Economy

Malaysia today is an emerging multi-sector economy. However, in the 1970s it was a producer of raw materials. When  Prime Minister  Abdullah Badawi came into  office in 2003, he tried  to  shift the  Malaysian economy farther up the value-added production chain in several ways. Foremost,  he attracted  investments in  high-technology  industries,  medical  technology, and pharmaceuticals,  which has largely contributed to the nation’s successful diversification strategy. Electronics exports remain a significant driver of the economy, but the government is continuing efforts to boost domestic demand to wean the economy off of its dependence  on  exports.  Malaysia profited  from the higher world energy prices of 2008 since it is an oil and gas exporter. However, the rising cost of domestic gasoline and diesel fuel forced Kuala Lumpur  to reduce government subsidies.

The country  was hit hard by the Asian Currency Crisis in 1996–97 but recovered by 2000. Inflationary pressures  began to build in 2007 and in 2008 inflation stood at nearly 6 percent, even though Malaysia  “unpegged” the ringgit from the US dollar in 2005 and the currency  appreciated  6 percent  per year against the dollar 2006–08. This has helped to hold down the price of imports.

The government  presented  its five-year national development agenda in April 2006 through the Ninth Malaysia Plan, which outlined  the  national  budget for 2006–10. Prime Minister Abdullah unveiled a series of development  plans  for several regions  of Malaysia that have faced the challenge of attracting business investment.  Under Prime Minister Abdullah’s leadership  real gross domestic  product  (GDP) growth  has averaged about  6 percent  per year, but regions outside of Kuala Lumpur and the manufacturing hub of Penang have not seen such gains.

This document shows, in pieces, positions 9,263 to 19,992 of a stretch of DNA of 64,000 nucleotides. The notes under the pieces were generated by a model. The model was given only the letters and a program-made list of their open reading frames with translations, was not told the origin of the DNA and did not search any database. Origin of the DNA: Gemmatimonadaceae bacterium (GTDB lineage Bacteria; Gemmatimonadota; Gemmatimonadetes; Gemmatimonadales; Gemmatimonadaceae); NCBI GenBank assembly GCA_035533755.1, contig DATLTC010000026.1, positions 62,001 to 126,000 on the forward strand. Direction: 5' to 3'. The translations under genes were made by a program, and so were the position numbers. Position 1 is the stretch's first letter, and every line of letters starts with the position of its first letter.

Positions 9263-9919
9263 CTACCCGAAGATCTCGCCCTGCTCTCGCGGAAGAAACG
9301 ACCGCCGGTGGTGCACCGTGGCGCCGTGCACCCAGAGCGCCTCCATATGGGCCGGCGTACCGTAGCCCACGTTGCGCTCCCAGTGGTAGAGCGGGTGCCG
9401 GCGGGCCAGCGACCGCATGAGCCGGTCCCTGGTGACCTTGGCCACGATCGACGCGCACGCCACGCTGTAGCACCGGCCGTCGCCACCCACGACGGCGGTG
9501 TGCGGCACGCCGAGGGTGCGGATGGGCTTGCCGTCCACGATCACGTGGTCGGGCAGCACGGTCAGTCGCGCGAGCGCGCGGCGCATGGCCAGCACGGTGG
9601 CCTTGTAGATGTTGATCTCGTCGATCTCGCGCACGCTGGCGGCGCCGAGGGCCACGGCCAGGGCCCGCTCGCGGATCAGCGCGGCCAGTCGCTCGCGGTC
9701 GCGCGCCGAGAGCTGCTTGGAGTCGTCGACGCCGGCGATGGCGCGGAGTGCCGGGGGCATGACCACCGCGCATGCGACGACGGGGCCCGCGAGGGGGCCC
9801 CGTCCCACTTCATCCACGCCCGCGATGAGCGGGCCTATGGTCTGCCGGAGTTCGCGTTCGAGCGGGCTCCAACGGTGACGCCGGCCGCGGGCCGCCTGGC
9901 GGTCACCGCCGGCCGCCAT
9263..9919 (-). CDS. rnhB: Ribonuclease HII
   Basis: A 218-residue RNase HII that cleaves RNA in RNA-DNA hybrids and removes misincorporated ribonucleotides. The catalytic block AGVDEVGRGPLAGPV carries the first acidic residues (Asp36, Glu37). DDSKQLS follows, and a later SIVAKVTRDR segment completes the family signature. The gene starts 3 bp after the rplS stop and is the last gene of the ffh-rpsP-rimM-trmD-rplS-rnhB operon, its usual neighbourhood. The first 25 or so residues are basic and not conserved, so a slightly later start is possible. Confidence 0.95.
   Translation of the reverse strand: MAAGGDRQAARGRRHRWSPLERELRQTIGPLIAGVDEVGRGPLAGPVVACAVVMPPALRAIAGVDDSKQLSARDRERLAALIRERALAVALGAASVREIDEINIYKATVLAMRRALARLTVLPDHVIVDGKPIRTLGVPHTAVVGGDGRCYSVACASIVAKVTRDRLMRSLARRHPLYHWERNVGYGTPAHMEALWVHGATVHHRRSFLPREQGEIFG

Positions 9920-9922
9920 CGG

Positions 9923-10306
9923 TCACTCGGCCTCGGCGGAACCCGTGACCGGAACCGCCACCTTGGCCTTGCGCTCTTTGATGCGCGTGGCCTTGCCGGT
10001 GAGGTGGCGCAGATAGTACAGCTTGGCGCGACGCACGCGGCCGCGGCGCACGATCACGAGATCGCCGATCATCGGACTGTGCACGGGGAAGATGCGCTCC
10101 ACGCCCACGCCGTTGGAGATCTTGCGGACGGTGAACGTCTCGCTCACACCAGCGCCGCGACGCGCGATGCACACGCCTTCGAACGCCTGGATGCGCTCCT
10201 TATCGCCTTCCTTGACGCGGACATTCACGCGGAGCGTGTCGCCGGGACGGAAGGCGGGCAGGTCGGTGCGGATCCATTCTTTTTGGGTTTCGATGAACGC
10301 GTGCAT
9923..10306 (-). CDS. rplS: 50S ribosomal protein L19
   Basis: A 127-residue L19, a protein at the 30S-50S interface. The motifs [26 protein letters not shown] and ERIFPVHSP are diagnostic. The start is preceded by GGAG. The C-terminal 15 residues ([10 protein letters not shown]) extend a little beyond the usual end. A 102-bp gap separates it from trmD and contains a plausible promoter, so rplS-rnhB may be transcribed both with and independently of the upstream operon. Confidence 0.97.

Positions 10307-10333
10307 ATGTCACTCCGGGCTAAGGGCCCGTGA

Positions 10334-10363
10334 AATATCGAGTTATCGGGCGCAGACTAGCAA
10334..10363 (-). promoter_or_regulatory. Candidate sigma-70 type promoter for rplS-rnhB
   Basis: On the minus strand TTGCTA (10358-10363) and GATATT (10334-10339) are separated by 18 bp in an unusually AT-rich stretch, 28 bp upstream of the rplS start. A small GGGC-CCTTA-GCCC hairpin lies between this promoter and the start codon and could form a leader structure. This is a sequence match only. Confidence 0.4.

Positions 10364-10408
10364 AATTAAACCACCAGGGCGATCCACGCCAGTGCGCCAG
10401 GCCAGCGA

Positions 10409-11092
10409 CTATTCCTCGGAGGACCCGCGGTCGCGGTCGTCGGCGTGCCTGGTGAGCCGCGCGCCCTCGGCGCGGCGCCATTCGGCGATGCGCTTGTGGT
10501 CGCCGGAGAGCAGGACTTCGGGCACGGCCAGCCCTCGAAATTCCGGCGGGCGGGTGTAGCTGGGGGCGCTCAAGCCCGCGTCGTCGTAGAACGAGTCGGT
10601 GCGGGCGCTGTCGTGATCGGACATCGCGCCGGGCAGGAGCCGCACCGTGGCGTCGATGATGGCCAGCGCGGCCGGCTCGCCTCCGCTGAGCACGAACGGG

The Malaysian central bank has maintained healthy foreign exchange reserves and the regulatory regime has limited  Malaysia’s exposure  to riskier financial instruments and the global financial crises. So while these  steps may spare Malaysia some of the  brunt of the economic  financial crisis that began in 2008, decreasing worldwide demand  for consumer  goods is expected to hurt economic growth.

Malaysia’s estimated Purchasing Power Parity per capita for 2008 was $15,700. Purchasing Power Parity in general for 2008 was $397.5 billion (estimated). The GDP composition  by sectors is as follows: agriculture, 9.7 percent; industry, 44.6 percent; services, 45.7 percent. The estimated  unemployment rate for 2008 was 3.7 percent, but that rate was expected to rise as demand for consumer  goods decreases. Estimated  public  debt  for 2008 was about  43 percent and the federal budget had a deficit of approximately $10 billion.

In terms of agriculture products, peninsular Malaysia primarily  produces  rubber,  palm oil, cocoa, and rice. The Sabah region primarily produces subsistence crops, rubber, timber, coconuts, and rice and the Sarawak area produces rubber, pepper, and timber.

In terms of industries, peninsular  Malaysia hosts rubber  and  palm  oil  processing  and  manufacturing,  light  manufacturing,   electronics,  tin  mining and smelting, logging, and timber processing. Sabah hosts  logging and  petroleum  production and  Sarawak hosts  agriculture  processing,  petroleum  production, and refining, and logging.

Sabah and Sarawak are located in the Eastern portion  of Malaysia. Some major  ports  and  terminals are Bintulu, Johor Bahru, Kuantan, Labuan, George Town (Penang), Port Kelang, Tanjung and Pelepas.

The Strait of Malacca and South China Sea are the principal bodies of water surrounding  Malaysia and are high-risk areas for piracy and armed  robbery of ships. There  have been  numerous  reports  of commercial vessels that have been attacked and hijacked both at anchor and while underway. The vessels that are hijacked  are often  disguised and  their  cargo is diverted to ports in east Asia. Their crews are usually murdered  or cast adrift.